Carving wood is a labor of love

Published 12:00 am Wednesday, August 2, 2000

LEONARD GRAY / L’Observateur / August 2, 2000

DES ALLEMANDS – He sits quietly, his homemade, razor-sharp knife moving quickly, sure and patient. The results are obvious.Landry Dempster, a lifelong resident of Des Allemands and commercial fisherman by trade, has an incredible talent in crafting life-like wildlife wood carvings, so real you have to touch them to know for sure.

Landry started his woodcarving pastime 22 years ago, “just for something to do” when he wasn’t fishing.

In his modest Up the Bayou Road home, Dempster and his wife of 44 years, Carol, display a massive carving of a wood owl, wings outspread, holding a just-slain squirrel.

At the recent Louisiana Catfish Festival, where the carving was displayed along with smaller carvings for sale, including miniature wood decoys, one visitor was angry and outspoken.

“She said she would have us arrested,” recalled Carol Dempster, noting that having a stuffed owl violates endangered species laws.

Similarly, when she bought the glass eyes for the owl carving from a taxidermist, he cautioned her about having a stuffed owl.

But it’s wood, through and through, each feather hand-carved and painted to match life. He used photographs of a real owl to match the colors andproportions.

In fact, the only part of the carving he didn’t craft himself is the cypress stump the owl is perched upon – a stump he recovered from Bayou Des Allemands, which passes in front of his home.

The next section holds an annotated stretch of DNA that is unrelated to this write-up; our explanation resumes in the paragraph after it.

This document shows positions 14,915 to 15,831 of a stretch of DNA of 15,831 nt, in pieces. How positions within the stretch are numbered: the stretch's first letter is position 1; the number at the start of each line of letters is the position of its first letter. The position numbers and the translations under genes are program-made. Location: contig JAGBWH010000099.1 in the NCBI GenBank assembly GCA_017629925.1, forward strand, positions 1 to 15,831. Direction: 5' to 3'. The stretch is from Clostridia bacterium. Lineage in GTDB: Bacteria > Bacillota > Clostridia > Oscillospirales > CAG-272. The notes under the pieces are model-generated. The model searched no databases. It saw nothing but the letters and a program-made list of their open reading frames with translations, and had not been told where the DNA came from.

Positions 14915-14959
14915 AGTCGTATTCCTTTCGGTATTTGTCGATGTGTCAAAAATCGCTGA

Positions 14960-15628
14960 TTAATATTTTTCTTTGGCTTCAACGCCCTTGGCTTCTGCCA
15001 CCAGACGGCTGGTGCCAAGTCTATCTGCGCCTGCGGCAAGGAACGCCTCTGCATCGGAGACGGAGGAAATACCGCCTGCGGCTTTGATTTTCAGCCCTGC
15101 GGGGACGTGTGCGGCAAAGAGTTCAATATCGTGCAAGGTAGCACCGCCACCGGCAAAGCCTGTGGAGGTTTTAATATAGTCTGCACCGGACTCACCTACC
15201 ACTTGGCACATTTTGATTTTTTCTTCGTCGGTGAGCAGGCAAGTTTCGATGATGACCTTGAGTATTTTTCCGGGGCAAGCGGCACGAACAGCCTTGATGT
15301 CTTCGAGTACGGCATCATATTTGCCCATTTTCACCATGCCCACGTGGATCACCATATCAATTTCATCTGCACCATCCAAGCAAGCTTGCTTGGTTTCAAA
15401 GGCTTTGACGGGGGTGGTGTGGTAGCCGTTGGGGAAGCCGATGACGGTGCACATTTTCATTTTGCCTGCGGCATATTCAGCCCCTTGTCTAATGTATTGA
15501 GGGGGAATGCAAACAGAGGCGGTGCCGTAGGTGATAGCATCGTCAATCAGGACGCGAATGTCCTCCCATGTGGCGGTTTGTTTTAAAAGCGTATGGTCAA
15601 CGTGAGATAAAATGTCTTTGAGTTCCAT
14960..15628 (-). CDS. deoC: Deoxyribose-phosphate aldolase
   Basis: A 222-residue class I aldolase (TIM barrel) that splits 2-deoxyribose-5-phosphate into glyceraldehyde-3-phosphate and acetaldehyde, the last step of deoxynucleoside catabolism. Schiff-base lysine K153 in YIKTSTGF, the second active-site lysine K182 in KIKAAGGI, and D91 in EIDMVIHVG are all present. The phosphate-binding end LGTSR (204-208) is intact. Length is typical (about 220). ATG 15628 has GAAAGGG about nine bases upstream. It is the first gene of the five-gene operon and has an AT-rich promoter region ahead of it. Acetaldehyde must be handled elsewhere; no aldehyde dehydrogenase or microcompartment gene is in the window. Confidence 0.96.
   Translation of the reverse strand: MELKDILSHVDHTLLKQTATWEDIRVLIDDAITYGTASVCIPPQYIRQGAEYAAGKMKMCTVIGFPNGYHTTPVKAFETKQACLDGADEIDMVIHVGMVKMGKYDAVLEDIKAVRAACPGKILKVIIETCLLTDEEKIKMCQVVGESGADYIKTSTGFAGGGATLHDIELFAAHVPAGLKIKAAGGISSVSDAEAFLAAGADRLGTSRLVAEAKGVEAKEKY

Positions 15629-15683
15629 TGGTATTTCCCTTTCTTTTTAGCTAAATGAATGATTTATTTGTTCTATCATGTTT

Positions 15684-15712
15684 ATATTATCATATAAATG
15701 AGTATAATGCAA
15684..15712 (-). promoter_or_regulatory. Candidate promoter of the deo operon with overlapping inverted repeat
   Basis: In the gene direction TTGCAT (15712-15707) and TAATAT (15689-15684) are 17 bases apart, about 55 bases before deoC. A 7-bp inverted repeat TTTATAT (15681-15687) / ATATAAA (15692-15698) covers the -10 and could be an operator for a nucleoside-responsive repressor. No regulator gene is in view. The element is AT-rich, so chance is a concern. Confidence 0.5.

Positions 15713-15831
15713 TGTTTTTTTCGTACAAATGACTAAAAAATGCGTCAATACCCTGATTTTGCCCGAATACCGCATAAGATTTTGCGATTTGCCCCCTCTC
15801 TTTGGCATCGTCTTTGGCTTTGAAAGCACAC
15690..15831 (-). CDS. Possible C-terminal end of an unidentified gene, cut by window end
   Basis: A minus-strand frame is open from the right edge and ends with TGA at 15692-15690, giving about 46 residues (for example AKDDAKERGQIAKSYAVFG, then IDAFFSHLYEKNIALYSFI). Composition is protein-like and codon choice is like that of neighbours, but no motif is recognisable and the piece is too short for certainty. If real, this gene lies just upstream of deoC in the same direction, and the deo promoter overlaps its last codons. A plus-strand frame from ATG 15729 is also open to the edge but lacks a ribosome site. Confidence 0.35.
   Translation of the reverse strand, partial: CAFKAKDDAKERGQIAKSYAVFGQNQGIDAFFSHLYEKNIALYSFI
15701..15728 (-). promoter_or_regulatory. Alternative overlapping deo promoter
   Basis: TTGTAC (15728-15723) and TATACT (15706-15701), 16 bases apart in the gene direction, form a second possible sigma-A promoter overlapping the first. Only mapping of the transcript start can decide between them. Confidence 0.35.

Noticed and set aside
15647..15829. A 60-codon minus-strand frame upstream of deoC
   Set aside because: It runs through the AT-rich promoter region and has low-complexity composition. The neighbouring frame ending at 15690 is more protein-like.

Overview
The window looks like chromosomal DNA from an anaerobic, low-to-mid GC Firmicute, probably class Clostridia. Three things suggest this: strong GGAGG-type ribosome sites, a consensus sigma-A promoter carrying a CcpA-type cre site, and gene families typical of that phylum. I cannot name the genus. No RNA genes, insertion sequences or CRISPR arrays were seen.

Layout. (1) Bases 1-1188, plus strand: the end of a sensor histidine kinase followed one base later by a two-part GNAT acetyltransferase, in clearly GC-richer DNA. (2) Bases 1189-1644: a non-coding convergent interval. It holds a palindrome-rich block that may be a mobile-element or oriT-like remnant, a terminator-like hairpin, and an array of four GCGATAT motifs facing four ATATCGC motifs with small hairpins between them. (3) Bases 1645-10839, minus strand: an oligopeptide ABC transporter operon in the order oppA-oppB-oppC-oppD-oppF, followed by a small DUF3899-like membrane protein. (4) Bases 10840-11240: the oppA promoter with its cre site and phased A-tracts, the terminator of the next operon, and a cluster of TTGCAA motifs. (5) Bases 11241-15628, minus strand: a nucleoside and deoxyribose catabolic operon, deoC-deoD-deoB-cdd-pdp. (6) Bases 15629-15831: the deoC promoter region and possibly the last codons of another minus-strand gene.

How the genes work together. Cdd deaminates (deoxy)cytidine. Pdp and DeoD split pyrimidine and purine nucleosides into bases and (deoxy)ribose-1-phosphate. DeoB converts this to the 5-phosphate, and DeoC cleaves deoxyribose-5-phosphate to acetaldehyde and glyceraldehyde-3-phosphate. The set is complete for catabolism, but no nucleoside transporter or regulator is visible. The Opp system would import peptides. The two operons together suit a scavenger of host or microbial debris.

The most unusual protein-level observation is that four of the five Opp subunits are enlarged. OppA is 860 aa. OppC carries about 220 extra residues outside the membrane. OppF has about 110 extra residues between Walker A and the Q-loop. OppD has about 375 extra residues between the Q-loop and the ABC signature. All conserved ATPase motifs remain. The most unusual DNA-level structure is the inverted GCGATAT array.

“I worked a year on that thing,” he said of the owl carving.

His talent has gotten a measure of recognition, but Landry isn’t seeking fame and fortune. However, he said he does get a measure of reward for hislatest commission – a new tabernacle for St. Gertrude Catholic Church in DesAllemands.

For the new tabernacle, which will hold the Host for masses, he is assembling a cypress cross adorned with wheat stalks, grapes, bread and a catfish. Heis carving each element himself and assembling them into a whole, which will be mounted upon the tabernacle.

In addition, Landry is crafting a new pulpit for the church, to be adorned with symbols representing the Four Gospels.

He doesn’t have a woodworking shop, but instead can often be found sitting on his front porch, sometimes with a grandson or two, quietly whittling away on a piece of wood. On this particular day, grandson Luke, joined him, the 4-year-old child’s eyes following every movement of his grandfather’s hands as he worked on a grape leaf for the tabernacle.

It’s solitary work and doesn’t require a lot of talking. However, it’sfascinating to watch something being created in a craftsman’s hands.

It’s a small miracle.

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